A panel discussion on the Future of UK Engineering hosted by the Materials Processing Institute heard that the industry is facing major transformational challenges.
However, an audience of more than 60 guests, including a wide selection of representatives from local industry, was told that the North East, and Teesside in particular, is already making great strides in preparing for a future low-carbon technology-led economy, supported by an education system able to deliver the right skills and knowledge.
The panel discussion, held at the Institute’s Middlesbrough campus, was chaired by its chief executive Chris McDonald and comprised: Tees Valley Mayor Ben Houchen; Dr Jonathan Aylen, president of the Newcomen Society and honorary researcher at Manchester Business School; Liz Mayes, chief executive of The Common Room of the Great North; Penny Marshall, regional director of the Institution of Civil Engineers and Paul Freeman, head of blast furnaces of Primetals Technologies.
Chris McDonald said the discussion covered a wide range of topics from innovation and skills, industrial strategy, international trade and what can be delivered at local and national level to develop a successful industrial economy.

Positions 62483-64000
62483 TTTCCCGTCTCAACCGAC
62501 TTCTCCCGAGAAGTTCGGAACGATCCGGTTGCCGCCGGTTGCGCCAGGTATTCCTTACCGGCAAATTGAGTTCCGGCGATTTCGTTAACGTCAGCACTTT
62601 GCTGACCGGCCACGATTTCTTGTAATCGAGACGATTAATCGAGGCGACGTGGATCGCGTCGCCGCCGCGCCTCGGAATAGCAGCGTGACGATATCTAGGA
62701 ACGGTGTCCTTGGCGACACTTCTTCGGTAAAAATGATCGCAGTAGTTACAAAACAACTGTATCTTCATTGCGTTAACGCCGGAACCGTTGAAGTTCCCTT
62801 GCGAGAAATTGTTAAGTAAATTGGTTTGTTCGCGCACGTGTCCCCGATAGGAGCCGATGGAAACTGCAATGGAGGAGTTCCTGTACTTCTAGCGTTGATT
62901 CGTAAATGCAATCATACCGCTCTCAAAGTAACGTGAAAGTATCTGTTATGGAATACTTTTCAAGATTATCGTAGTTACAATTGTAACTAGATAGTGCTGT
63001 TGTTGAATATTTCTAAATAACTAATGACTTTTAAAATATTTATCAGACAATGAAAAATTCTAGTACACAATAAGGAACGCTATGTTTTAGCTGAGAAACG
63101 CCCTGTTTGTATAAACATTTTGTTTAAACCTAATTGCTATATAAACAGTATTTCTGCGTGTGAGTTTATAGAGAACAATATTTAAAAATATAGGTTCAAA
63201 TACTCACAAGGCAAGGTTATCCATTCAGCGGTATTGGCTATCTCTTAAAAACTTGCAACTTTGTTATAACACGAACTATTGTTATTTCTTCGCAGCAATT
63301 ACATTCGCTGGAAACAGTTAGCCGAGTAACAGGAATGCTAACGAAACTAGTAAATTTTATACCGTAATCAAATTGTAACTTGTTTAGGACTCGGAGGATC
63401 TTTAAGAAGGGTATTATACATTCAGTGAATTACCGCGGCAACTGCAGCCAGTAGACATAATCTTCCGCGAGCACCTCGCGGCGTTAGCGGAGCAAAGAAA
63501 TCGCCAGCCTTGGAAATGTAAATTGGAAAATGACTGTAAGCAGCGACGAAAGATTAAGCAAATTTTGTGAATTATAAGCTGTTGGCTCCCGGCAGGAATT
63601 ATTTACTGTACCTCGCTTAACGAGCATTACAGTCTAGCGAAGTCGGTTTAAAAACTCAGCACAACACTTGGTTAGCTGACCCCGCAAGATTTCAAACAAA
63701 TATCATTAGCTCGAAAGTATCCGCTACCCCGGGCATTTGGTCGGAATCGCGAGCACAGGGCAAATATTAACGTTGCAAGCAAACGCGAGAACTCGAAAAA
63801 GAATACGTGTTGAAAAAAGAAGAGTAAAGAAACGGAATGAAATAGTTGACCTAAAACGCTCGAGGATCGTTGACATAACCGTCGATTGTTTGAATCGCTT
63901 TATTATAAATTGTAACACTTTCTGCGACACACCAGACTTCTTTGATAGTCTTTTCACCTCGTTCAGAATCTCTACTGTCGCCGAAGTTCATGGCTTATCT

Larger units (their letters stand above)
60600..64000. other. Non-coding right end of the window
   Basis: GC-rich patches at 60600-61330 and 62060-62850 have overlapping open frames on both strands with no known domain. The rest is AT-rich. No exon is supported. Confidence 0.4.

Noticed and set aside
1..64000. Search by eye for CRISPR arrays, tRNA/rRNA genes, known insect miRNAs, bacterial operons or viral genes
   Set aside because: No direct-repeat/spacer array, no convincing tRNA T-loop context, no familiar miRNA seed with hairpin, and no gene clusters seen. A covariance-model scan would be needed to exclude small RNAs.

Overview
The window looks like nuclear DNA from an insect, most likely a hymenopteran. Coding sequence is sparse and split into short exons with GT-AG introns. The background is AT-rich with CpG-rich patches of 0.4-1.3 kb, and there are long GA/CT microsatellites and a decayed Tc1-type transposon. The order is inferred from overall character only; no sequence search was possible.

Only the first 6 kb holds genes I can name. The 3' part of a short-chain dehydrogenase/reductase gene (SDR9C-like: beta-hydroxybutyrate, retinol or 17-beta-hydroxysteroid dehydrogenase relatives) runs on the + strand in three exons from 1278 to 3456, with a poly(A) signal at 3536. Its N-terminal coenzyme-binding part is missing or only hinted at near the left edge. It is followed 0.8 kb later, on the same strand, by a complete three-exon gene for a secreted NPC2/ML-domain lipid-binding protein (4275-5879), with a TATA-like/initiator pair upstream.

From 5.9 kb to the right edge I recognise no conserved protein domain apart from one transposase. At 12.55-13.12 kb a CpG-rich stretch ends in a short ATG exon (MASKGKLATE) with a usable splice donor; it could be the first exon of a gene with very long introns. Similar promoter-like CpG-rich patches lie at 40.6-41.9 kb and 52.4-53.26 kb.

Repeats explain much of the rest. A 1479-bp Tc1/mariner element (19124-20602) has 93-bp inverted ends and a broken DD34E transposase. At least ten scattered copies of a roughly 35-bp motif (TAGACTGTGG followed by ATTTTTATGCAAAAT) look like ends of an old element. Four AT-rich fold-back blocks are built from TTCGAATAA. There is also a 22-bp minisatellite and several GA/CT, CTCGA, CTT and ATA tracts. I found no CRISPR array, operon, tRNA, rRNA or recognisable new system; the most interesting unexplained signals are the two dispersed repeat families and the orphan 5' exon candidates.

He said: “The Institute is just one example in this region of the ongoing research and development taking place to transform the future economic landscape – in such areas as advanced materials, low carbon energy, the circular economy and digital technologies.”
Ben Houchen said: “This event reflected the optimism we have as a region that has a fantastic engineering heritage and its future contribution to the development of clean technologies, such as hydrogen energy and carbon capture and storage.”
Earlier, Paul Freeman said the region’s industry had been hit by globalisation of traditional technologies and that it was vital to develop future engineers with a broad knowledge of engineering disciplines able to innovate new technologies and adapt to continually evolving tools and techniques.
Liz Mayes argued that the UK requires an effective industrial strategy offering support to businesses at both local and national level. She added that there remains a mismatch between education and the needs of industry and highlighted a lack of progress in attracting more women into engineering and STEM careers.
Dr Aylen said the pattern of manufacturing has changed and is now concentrated on fewer and fewer sectors and relies much less on unskilled or unqualified workers. He highlighted the huge advances in technology which are already having a major impact on engineering – which this country is well-placed to take advantage.
Penny Marshall said that the foundations of engineering are still based on Victorian principles – something that is being transformed by the necessity to decarbonise and develop cheap and clean energy.
The panel discussion was organised by the Cleveland Institution of Engineers, The Common Room and the Materials Processing Institute.